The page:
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K Balachander

Director
  • Real Name: Kailasam Balachander
  • Born: 9 July, 1930 (Nannilam, Madras Presidency, British India)
  • Died: 23 December, 2014. (Chennai)
  • Primary Cinema: Tamil
  • Spouse: Rajam
  • Children: Bala Kailasam, Pushpa Kandaswamy, Prasanna
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In the course of a career spanning 50 years and nearly 100 feature films, playwright and filmmaker Kailasam Balachander or K Balachander, as he was better known, carved a niche all his own in Tamil cinema with his distinctive style of filmmaking style, his mastery over unconventional themes, and his explosive contemporary subjects. Women characters often took centre-stage in his films, portrayed in well-written roles as bold, intelligent and independent. His films explored unconventional and complicated interpersonal relationships and social themes. In the course of his film career which started in 1964 as a screenwriter and progressed as director with Neerkumizhi (1965), going on to create several critical and commercial successes, he came to be issued the unofficial title - Iyakkunar Sigaram which translates as Director Paramount. Winner of 9 National Film Awards and 13 Filmfare Awards, he was honored with the Padma Shri (1987), India's fourth highest civilian award, and the Dadasaheb Phalke Award, India's highest award in cinema. A tough task-masker he nurtured several talents such as Nagesh, Sujatha, Kamal Haasan, Rajinikanth, Chiranjeevi, Jaya Prada, Sridevi, Jayasudha, Saritha, Renuka, Nassar, Prakash Raj, Ramesh Aravind and Vivek. Expanding into Telugu, Kannada and Hindi cinema as well, he produced films under his banner, Kavithalaya Productions, also directing TV serials, and acting in a few films. 

Born on 9 July, 1930 in Nannilam, in Tanjore district, he was drawn to cinema at a young age, after watching the films of M K Thyagaraja Bhagavathar, erstwhile superstar of Tamil cinema. His childhood interest in acting, writing and directing amateur plays, continued as he studied to graduate in Zoology at the Annamalai University. Starting off as a school teacher after graduation in 1949, he moved to Madras the following year to join the Accountant General's office as an apprentice clerk. Joining the United Amateur Artistes drama company, he went on to form his own troupe, also writing an English play, Major Chandrakanth. Rewriting the play in Tamil made it accessible to greater numbers, and it came to be praised as a sensation. Balachander went on to write more plays such as Server Sundaram (Waiter Sundaram), Neerkumizhi (Water Bubble), Mezhuguvarthi (Candle), Naanal (Tall Grass) and Navagraham (Nine Planets), which he also produced and directed, winning positive critical reviews. His acting troupe also comprised actors from the Tamil film industry such as Major Sundarrajan, Nagesh, Srikanth and Sowcar Janaki.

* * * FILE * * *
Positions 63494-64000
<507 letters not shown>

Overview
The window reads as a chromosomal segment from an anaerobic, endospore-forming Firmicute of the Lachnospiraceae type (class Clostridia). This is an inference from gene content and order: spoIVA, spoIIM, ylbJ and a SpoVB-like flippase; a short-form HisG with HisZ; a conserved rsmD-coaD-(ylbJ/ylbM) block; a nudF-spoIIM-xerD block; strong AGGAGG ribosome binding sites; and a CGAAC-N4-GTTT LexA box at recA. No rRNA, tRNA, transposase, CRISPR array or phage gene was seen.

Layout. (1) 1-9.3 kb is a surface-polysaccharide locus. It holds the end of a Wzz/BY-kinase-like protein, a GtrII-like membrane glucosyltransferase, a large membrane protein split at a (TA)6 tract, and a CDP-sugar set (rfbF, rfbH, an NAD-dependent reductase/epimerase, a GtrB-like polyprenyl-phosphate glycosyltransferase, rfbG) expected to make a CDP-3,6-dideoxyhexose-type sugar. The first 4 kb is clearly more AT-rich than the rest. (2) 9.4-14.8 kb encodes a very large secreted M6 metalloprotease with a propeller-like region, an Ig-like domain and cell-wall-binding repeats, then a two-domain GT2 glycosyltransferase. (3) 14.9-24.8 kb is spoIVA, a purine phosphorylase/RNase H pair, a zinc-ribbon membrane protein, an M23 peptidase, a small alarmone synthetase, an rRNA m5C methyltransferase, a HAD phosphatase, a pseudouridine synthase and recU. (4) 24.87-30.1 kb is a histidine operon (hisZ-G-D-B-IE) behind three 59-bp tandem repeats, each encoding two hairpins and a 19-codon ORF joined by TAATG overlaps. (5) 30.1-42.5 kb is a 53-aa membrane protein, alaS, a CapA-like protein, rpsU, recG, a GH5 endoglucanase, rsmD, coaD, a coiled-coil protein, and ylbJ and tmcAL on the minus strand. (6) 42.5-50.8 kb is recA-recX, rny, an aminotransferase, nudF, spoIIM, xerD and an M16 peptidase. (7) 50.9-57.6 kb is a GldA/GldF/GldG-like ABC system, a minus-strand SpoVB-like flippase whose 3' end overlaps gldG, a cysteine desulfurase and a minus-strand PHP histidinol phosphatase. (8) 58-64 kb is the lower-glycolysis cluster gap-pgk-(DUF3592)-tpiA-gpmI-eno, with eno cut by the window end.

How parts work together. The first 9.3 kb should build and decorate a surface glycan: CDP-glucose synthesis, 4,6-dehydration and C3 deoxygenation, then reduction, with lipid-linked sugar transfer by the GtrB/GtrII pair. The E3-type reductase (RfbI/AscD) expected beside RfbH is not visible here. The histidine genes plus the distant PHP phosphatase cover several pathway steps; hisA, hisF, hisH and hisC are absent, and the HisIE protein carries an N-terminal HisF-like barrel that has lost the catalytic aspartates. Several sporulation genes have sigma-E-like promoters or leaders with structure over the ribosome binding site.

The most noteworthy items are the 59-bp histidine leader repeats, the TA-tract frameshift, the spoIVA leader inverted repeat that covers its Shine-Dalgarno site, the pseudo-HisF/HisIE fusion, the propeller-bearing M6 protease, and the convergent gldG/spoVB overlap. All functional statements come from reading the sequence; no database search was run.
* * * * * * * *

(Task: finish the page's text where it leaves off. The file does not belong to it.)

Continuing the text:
Even as he worked at the Accountant General's office, Balachander was assigned the writing of dialogues for the film Dheiva Thaai (1964 ) by its hero, M G Ramachandran. This was followed by Avichi Meiyappa Chettiar acquiring the rights of his play Server Sundaram (1964), to convert it into a film. Directed by well-known director duo, Krishnan Panju, the film won several honours including Certificate of Merit for the third Best Feature Film in Tamil and the Filmfare Award for Best Tamil Film. Balachander made his directorial debut with Neerkumizhi (1965), based on a play he had written, featuring actors who were a part of his theatre troupe. He went on to direct a film based on another play he had written, Major Chandrakanth (1966). This National Award winning film was adapted into Hindi, as Oonche Log (1965). Other films he went on to direct include Naanal (1965) and Ethir Neechal (1968) based on his own plays, the full-length comedy family drama film Bama Vijayam (1967) which was a big hit and was remade in Telugu as well as Hindi as Teen Bahuraniyan (1968), and the Gemini Ganesan-starrer Iru Kodugal (1969) which won the National Film Award for Best Feature Film in Tamil.